Stall costs as much as 4-room HDB flat

(2012-03-19 02:51:39) 下一個

Monday, Mar 19, 2012
The New Paper

By Koh Hui Theng

[Above: The $340,000 stall at Kovan Hougang Market and Food Centre sells herbal soups and ramen. The owner is said to run four of the 66 cooked food stalls at the hawker centre.]

By Koh Hui Theng

Price of a bowl of noodles at a hawker stall: $4.

Price believed to have been paid to take over the hawker stall: A whopping $340,000.

That was the sum reportedly paid for the cooked food stall at Kovan Hougang Market and Food Centre last month, according to the stall's helpers and hawkers there.

It's a record sum, hawkers and property agents said.

The stall in question sells mutton, chicken and herbal soups, and ramen (Japanese-style noodles). It faces the carpark and Kovan MRT station.

The sky-high price tag - enough to buy a four-room HDB flat in a neighbourhood estate - smashed the previous record of $300,000 for a hawker stall, at the same food centre.

And both units at Block 209 Hougang Street 21 are owned by the same man.

The New Paper understands that he runs four of the 66 cooked food stalls at the hawker centre.

But attempts to contact this mystery boss to confirm the amount paid have been unsuccessful.

His workers told TNP that their boss drops by occasionally or sends another person in his stead.

A worker at the $340,000 stall said in Mandarin: "I don't know his name. He comes by only once every few days."

Pay is wired directly to the workers' bank accounts and they have two days off every month.

The rojak stall, which was bought for $300,000, is believed to be the second most expensive stall at Kovan Hougang Market and Food Centre.

Another worker at the $300,000 cold beverages-turned-rojak stall said she had been working there since after Chinese New Year. The stall opens at 11am and closes at around 9pm.

She too did not have her boss' contact number. If any emergency cropped up, she would alert her colleagues, she said.

A minced pork noodle hawker, who wanted to be known only as John, said the mystery boss used to sell food at Geylang Lorong 25.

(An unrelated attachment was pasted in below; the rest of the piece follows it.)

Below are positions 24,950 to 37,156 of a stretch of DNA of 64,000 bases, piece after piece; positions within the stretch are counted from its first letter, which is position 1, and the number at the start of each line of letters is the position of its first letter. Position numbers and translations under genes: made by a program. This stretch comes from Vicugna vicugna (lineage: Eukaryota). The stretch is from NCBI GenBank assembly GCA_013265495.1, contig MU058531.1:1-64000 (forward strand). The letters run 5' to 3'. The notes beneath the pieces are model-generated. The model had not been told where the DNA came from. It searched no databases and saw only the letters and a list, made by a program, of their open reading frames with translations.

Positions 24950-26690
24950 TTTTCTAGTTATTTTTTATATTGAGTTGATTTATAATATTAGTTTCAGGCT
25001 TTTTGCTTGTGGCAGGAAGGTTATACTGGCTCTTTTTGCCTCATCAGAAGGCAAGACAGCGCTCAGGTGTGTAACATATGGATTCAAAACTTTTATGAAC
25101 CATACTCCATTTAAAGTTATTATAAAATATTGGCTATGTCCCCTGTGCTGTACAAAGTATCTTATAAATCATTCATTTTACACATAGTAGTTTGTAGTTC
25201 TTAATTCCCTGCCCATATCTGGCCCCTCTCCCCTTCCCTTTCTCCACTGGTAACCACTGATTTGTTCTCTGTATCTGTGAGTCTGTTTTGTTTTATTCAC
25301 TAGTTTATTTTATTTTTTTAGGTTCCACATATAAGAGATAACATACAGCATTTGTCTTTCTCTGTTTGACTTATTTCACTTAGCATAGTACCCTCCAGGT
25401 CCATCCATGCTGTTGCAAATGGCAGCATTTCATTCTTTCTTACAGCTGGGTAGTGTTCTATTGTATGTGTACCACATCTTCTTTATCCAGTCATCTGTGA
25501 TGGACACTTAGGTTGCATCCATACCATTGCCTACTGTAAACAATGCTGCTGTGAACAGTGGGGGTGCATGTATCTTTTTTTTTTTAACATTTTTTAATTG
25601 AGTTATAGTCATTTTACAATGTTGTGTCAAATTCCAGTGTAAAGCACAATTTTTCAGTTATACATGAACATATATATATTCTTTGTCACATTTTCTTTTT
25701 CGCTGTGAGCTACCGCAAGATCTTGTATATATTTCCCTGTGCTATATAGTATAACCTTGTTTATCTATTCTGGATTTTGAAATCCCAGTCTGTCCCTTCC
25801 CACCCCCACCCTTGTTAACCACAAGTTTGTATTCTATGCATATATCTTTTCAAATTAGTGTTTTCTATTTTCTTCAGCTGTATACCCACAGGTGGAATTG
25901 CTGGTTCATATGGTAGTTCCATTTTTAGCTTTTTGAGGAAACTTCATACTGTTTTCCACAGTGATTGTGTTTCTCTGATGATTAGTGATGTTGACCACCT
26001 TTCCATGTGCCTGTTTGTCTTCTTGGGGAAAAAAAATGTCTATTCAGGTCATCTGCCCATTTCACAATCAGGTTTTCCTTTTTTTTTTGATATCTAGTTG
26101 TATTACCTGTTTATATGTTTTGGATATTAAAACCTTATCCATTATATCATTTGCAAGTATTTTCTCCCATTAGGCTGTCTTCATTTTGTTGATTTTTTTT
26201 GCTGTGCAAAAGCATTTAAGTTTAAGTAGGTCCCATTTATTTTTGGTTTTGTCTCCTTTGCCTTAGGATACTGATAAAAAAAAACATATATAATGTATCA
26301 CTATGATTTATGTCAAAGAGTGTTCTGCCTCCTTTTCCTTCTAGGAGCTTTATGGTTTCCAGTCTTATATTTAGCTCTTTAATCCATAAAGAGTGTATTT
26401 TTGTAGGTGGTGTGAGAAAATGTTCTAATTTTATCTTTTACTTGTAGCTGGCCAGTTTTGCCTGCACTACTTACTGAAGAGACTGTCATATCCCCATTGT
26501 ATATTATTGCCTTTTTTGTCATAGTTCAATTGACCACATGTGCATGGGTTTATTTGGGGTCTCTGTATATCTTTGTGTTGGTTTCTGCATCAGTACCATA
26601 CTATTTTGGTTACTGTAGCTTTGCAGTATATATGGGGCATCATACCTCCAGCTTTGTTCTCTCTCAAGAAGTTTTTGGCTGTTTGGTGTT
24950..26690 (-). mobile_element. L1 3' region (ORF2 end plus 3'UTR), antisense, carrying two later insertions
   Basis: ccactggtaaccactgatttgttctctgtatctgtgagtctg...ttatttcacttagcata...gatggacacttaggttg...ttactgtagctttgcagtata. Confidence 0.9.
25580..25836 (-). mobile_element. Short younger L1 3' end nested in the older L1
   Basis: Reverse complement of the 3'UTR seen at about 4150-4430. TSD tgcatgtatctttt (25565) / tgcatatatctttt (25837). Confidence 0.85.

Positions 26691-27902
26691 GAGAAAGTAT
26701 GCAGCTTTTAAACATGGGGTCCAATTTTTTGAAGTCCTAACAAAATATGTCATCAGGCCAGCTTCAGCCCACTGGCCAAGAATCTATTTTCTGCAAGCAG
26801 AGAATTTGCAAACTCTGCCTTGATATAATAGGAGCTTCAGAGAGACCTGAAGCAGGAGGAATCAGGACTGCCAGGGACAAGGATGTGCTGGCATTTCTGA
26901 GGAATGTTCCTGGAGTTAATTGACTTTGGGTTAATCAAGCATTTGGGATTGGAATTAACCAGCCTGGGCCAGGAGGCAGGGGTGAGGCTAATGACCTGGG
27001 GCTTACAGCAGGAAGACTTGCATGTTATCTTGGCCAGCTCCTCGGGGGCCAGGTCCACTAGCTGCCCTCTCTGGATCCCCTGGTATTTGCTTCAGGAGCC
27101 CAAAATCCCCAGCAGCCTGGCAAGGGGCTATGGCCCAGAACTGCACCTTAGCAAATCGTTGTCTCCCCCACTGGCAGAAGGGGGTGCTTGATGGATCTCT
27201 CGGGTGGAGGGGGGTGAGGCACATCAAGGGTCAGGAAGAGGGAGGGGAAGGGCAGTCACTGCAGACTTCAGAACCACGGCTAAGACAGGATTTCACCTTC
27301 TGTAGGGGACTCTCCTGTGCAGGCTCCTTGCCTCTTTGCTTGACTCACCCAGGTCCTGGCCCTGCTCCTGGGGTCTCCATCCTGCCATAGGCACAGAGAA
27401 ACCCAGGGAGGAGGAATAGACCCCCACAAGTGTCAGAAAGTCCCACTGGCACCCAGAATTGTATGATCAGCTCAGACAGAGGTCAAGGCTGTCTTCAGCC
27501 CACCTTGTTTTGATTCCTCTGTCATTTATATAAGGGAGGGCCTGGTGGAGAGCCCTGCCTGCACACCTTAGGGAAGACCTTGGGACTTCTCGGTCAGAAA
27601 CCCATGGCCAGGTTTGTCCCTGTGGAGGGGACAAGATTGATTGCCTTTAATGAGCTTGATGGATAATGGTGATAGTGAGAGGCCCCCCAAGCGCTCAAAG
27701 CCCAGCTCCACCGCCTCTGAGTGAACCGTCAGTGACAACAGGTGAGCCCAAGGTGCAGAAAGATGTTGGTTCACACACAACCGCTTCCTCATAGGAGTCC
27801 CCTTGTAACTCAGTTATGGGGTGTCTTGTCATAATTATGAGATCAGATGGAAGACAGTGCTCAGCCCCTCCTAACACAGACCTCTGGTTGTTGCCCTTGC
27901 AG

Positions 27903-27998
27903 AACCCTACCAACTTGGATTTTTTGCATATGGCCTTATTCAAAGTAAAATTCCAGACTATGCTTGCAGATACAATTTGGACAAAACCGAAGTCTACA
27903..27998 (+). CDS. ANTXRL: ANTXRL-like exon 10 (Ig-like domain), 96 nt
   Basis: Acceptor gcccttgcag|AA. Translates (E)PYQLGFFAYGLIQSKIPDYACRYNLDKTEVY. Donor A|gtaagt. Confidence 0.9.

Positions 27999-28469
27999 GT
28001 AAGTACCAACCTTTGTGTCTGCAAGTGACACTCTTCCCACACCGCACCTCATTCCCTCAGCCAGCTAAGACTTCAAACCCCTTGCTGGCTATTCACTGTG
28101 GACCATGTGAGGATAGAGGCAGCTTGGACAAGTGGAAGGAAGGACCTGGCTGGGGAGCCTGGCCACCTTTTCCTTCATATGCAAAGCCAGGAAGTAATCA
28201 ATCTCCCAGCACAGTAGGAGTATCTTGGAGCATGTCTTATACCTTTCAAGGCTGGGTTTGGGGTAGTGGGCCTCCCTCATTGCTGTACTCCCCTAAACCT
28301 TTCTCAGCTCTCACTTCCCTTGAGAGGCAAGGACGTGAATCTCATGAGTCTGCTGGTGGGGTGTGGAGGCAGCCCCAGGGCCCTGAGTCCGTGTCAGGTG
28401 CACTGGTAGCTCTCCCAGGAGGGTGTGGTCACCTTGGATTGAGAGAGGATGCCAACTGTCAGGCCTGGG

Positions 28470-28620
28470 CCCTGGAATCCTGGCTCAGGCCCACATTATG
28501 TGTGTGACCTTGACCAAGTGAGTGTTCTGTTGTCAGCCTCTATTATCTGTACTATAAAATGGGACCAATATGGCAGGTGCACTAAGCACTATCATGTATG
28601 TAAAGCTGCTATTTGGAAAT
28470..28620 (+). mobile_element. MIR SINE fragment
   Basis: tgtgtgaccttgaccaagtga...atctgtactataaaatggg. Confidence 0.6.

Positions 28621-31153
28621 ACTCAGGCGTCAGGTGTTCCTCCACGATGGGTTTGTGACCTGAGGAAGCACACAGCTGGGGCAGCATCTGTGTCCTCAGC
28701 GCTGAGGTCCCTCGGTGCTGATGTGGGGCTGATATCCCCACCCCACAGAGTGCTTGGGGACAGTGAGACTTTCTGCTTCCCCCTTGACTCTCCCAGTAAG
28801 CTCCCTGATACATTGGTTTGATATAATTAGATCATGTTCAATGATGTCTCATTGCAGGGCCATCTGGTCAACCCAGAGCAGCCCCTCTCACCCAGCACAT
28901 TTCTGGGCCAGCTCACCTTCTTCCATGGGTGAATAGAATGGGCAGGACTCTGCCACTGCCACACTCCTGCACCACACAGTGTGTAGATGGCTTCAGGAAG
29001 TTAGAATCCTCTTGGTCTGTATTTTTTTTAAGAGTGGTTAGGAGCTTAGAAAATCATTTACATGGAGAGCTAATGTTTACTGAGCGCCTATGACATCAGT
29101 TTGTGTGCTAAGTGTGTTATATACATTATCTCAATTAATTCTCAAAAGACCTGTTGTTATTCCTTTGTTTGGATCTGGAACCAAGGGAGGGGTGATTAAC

The latter owns stalls in other hawker centres and food courts.

"I don't know why he likes Kovan so much. Maybe he thinks he can make (more) money because the wet market draws traffic and the stalls here open from morning to night," John said.

Kovan food centre's proximity to the MRT station and housing estates like Serangoon, Sengkang and Punggol is a bonus too, said Mr Sim Ye Poh, chairman of the Eunos Crescent Block 4A Market Association Committee.

"Newer estates lack amenities like a wet market and hawker centre, so residents are more likely to travel to nearby Kovan.

"The neighbouring Block 105 Hainanese Village Centre (Lorong Ah Soo Market) closes at around 2pm, so crowds tend to head for Kovan," he added.

Is Kovan turning into the equivalent of property's District 10 for hawker centres? Are future hawker stall prices likely to bust the $340,000 ceiling?

Not quite, said property agent Jason Tan, who has five years' experience handling hawker centre and coffee shop deals.

"Prices depend on many factors (like the location, human traffic and operating hours).

"I don't expect to see such high prices with the new government ruling," Mr Tan said.

He was referring to the rule that bars new stallowners from subletting their hawker and wet market stalls.

It comes into effect next month. Current stallholders have three years to adjust.

Hawkers who rented stalls at market rate from the Government had, before this rule, been able to sublet the stall to another tenant, often at a higher price. The hawker then kept the difference.

The practice is believed to have pushed some hawker stall rents to above $6,000 a month. In some cases, it also caused cooked food prices to rise.

When asked about the $340,000 stall, a Lorong Ah Soo resident, Madam H. Quek, 61, was unperturbed.

"It makes no difference to me whether the hawker paid $340,000 or $3,400 for the stall.

"I will patronise the place as long as the food tastes good and is reasonably priced."

This article was first published in The New Paper.

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